Tesla says it didn't violate Georgia regulations
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LOS ANGELES (Bloomberg) -- Tesla Motors Inc., facing a challenge from Georgia dealerships over how it sells cars, said claims made in a petition filed on behalf of auto retailers in the state that it breached its license agreement aren’t valid.
The Georgia Automobile Dealers Association filed a complaint with the Georgia Department of Revenue last week, saying Tesla broke state rules which stipulate it’s limited to selling fewer than 150 of its electric sedans directly to customers each year.
Tesla said the sales restrictions under its license agreement are applicable on a calendar year basis. GADA, which represents 500 retailers, said in its Aug. 29 petition that Tesla sold 173 sedans in the period from October to June.
“Tesla has been and remains in full compliance with all Georgia laws in the opening and operation of its retail operations in that state,” Tesla spokesman Simon Sproule said by e-mail on Tuesday. The petition “is nothing more than a thinly veiled attempt to stifle new innovation and eliminate consumer choice by trying to establish a monopoly that restricts the way consumers can buy new vehicles.”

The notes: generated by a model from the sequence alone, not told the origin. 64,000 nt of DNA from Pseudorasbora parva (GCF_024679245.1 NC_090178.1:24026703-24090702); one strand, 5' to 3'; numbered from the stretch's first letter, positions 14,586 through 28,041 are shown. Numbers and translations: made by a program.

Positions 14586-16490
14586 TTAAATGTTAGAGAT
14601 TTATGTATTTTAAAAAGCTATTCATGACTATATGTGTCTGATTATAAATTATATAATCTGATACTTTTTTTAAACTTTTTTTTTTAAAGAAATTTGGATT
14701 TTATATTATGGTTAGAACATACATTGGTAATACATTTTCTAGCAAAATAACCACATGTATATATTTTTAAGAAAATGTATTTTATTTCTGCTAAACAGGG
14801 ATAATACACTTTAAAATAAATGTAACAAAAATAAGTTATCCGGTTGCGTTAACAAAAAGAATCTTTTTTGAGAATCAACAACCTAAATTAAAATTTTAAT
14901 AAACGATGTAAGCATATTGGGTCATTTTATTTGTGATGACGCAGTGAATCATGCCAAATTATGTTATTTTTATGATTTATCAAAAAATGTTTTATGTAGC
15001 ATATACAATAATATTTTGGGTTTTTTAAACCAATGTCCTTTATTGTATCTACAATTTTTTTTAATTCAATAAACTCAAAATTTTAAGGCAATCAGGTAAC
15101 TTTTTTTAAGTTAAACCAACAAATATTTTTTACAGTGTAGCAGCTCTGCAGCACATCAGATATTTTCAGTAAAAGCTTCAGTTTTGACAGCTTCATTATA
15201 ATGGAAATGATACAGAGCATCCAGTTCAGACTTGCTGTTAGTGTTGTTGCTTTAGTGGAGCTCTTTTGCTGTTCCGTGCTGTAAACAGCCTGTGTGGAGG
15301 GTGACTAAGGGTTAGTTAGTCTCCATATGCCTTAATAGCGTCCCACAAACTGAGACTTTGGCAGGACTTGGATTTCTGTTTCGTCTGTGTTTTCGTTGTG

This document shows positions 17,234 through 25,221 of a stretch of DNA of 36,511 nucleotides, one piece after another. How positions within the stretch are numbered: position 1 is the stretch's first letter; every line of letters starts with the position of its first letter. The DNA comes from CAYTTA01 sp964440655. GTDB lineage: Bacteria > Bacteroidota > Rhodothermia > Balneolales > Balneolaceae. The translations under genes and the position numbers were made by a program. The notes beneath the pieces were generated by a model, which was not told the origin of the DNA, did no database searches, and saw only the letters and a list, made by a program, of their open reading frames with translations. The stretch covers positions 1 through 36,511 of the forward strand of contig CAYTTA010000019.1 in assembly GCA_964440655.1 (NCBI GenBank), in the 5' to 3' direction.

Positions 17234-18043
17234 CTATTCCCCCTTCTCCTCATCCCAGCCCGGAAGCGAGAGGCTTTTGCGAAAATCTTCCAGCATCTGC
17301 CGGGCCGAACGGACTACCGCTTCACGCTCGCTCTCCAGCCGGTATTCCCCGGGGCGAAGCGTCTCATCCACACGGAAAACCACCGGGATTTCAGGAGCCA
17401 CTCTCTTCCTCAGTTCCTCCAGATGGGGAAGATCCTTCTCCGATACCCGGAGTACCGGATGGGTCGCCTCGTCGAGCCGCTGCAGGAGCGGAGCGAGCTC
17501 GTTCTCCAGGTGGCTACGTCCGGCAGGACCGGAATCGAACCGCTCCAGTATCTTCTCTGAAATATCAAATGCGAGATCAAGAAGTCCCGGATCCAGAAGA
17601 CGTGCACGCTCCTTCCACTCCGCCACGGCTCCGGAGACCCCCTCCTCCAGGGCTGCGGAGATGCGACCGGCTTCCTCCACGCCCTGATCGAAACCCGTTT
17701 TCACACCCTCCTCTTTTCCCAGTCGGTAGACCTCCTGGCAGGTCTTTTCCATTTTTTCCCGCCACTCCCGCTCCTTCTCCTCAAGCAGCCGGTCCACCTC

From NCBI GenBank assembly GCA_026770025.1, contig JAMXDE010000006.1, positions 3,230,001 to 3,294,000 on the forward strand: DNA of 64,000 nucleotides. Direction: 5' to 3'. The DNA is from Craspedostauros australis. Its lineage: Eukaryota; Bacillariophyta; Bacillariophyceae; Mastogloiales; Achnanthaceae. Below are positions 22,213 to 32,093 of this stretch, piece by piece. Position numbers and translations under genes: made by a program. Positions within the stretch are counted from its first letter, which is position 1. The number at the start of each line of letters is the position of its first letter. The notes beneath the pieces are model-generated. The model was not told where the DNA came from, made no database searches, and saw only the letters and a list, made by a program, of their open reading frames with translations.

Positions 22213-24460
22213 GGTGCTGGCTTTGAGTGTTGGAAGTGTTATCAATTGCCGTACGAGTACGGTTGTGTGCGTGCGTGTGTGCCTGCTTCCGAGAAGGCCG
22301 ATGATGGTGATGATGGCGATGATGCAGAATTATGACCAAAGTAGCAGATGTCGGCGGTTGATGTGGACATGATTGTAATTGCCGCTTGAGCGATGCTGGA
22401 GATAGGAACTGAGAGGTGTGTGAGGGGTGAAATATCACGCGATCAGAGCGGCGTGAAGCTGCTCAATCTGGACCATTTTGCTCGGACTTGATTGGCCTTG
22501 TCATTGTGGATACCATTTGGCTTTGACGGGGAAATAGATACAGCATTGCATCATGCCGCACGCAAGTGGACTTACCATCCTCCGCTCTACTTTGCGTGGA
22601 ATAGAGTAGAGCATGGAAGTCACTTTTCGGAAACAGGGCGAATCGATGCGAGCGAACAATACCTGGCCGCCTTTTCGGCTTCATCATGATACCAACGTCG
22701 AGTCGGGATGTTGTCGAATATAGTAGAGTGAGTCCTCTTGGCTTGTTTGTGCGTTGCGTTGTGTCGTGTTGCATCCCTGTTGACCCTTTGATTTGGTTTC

The Georgia dispute is the latest spat this year Tesla has had with dealers, following fights in Missouri, New Jersey, New York, Ohio and Pennsylvania.
Tesla CEO Elon Musk has said the unique nature of the Model S sedan, and electric cars generally, are best sold through the company’s stores and staff. Dealers, on the other hand, say Tesla’s approach could set a precedent that could undermine how franchisees have sold autos for decades.
In Georgia, Tesla operates one store outside Atlanta in Marietta. The petition also said the carmaker breaks a condition of its license that allows it only to sell vehicles made “in accordance with custom design specifications of the customer.” The group asked the state agency to suspend Tesla’s sales license and prevent it from continuing to sell cars there.
“As with similar battles in other states, Tesla will use all means necessary to defend itself and the rights of consumers to decide how and where they spend their hard-earned money,” said Sproule. He declined to discuss Tesla’s sales volume in Georgia this year.
Nick Genesi, a spokesman for the state agency, didn't immediately reply to an e-mail message on the matter.Contact Automotive News